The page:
Florence Twitty Rugee b 21 Jun 1880 Chicago IL d 16 Jan 1970 San Mateo CA
Betty Wynn Rugee b 3 Nov 1908 Milwaukee WI d 28 Nov 1999 Carmel CA
Charles Morse Rugee b 18 Oct 1899 Milwaukee WI d 3 Jul Des Moines IA
Mabel Morse Rugee b 20 Oct 1896 Wisconsin d 7 Dec 1895 Florida
John Christopher Rugee SR b 3 Jan 1827 Lubeck Germany d 7 Mar 1894 Redlands CA

"This house is a rare example of a German Renaissance Revival style house built by an architect as his own residence. Charles D. Crane was a partner with Carl Barkhausen in a firm that specialized in designing houses in German styles for wealthy German-Americans. Although Crane was not of German descent and had already dissolved his business ties with Barkhausen when this house was built, it nevertheless pays homage to the type of building that had made the firm locally famous and highly successful. Located on a corner lot in a prestigious neighborhood, this house is constructed of rare rose colored Prentice quarry stone laid in alternating courses of wide and narrow bands. The otherwise symmetrical house is given a more picturesque character by the German style stepped gable, which is the simplest of those featured in this guidebook. The curved-roof front porch, which seems somewhat out of character with the house, was added in 1924.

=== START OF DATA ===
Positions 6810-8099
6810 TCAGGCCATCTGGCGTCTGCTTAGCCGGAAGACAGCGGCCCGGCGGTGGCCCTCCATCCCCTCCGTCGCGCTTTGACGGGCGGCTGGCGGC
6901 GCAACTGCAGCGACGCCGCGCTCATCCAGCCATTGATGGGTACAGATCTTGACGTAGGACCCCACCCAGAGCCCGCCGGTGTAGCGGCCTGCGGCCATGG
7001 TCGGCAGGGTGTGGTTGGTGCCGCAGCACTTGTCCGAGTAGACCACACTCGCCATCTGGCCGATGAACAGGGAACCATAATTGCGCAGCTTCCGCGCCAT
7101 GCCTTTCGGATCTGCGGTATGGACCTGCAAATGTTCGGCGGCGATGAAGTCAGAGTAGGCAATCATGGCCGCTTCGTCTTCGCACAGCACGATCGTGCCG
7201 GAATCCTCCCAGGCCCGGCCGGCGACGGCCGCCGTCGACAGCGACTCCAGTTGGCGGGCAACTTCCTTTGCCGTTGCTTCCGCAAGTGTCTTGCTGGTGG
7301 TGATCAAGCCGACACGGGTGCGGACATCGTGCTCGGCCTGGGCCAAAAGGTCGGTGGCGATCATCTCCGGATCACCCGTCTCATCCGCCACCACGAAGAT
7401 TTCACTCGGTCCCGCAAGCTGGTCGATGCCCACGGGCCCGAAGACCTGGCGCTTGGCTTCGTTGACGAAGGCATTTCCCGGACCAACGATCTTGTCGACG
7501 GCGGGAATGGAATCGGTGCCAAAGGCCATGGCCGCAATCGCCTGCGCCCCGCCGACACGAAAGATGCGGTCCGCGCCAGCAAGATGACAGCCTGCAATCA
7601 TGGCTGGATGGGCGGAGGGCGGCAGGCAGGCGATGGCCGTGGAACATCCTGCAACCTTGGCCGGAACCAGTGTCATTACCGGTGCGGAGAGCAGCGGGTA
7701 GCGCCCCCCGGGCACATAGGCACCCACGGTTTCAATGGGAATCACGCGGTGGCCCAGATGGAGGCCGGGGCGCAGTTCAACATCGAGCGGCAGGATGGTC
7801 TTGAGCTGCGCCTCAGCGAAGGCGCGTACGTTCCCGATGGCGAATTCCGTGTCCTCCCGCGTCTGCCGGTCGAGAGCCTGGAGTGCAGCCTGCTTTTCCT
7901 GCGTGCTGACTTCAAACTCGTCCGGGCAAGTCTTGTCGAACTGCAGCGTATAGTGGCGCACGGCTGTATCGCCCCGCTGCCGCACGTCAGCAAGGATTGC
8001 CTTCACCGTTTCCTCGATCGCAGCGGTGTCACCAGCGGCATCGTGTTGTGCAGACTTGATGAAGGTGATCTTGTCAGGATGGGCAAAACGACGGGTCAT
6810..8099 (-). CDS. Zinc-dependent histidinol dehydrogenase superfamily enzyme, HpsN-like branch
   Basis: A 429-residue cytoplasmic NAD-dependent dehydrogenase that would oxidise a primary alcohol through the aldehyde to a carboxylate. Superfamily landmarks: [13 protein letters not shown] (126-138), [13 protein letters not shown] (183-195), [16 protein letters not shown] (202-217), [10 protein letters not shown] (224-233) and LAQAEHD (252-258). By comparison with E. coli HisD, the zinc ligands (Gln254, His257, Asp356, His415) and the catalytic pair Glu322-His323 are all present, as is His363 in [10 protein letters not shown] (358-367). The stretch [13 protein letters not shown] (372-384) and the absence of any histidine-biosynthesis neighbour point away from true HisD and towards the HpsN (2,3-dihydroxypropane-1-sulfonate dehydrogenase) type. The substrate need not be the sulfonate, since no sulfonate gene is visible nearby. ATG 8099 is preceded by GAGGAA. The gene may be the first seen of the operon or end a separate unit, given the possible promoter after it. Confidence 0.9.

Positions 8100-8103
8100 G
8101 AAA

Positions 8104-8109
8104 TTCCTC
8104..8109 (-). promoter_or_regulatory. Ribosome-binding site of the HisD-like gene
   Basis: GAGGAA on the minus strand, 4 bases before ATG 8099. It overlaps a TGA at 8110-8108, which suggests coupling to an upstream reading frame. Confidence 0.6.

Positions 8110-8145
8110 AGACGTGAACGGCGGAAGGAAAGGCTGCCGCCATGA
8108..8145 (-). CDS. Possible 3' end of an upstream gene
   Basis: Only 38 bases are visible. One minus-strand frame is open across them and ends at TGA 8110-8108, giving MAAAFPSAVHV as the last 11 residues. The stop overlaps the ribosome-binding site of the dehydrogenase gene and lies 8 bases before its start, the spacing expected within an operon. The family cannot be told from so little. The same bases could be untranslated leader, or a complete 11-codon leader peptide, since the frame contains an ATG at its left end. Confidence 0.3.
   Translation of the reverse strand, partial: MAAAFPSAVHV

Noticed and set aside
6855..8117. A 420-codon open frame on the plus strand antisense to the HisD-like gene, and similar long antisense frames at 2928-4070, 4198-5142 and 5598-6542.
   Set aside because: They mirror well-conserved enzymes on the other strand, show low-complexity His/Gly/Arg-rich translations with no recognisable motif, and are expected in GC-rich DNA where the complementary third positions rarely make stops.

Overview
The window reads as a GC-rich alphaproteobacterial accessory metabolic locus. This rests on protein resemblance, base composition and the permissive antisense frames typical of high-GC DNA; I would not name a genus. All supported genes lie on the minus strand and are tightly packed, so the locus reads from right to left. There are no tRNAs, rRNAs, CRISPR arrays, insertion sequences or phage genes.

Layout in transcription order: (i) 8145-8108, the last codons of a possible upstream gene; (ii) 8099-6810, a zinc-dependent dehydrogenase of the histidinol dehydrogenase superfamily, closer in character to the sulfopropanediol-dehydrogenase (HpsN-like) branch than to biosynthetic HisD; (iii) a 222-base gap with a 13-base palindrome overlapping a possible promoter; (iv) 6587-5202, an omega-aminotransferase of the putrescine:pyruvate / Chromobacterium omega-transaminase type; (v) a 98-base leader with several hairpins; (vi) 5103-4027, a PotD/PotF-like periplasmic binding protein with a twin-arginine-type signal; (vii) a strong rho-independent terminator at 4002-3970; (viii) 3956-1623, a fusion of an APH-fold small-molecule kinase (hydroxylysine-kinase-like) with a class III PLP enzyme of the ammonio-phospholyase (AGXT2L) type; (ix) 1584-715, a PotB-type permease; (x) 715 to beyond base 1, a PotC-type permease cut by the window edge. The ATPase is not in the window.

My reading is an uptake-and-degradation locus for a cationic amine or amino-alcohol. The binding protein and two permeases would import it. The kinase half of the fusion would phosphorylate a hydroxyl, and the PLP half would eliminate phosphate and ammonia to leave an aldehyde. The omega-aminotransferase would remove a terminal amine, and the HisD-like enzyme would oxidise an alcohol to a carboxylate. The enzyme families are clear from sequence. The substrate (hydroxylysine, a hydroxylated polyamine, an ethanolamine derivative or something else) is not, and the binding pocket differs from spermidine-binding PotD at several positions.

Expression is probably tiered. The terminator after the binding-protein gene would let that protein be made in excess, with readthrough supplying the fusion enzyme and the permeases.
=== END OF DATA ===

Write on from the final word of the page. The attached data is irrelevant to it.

Charles D. Crane was born in Johnson's Creek, New York into an old pioneer family that moved to Wisconsin in 1853. In 1874 Crane began to work for prominent Milwaukee architect E. T. Mix, and later went into partnership with Carl Barkhausen from 1888 to 1899. There are several examples of their German Renaissance Revival work in this booklet. This house was one of a series that Crane would build and live in briefly before selling at a profit. Crane apparently supplemented his income as an architect by this small scale real estate speculation. Crane lived here only through 1904 before selling the house to Frederick Palmer Rugee, the son of successful German immigrant entrepreneur John Rugee. Frederick Rugee served as the secretary and treasurer of the Nordberg Manufacturing Co. and was also a contractor whose swinging bridge at Port Huron, Michigan won special recognition. Rugee purchased this house after the death of his first wife and lived here through 1917. The Crane House is in the City of Milwaukee's North Point North Historic District." MILWAUKEE ETHNIC HOUSES TOUR, CITY OF MILWAUKEE DEPARTMENT OF DEVELOPMENT, 1994.
Bibliographic References:MILWAUKEE ETHNIC HOUSES TOUR, CITY OF MILWAUKEE DEPARTMENT OF DEVELOPMENT, 1994. Ref 1910 US Census Milwaukee WI Supervisors District #4, Enumerated District #200, Ward 18, Sheet #3a John C Rugee Sr bio Memoirs of Milwaukee County : from the earliest historical times down to the present, including a genealogical and biographical record of representative families in Milwaukee County by Watrous, Jerome Anthony, 1840- ed Published 1909 Page 165.
Wisconsin Architecture and History Inventory, State Historic Preservation Office, Wisconsin Historical Society, Madison, Wisconsin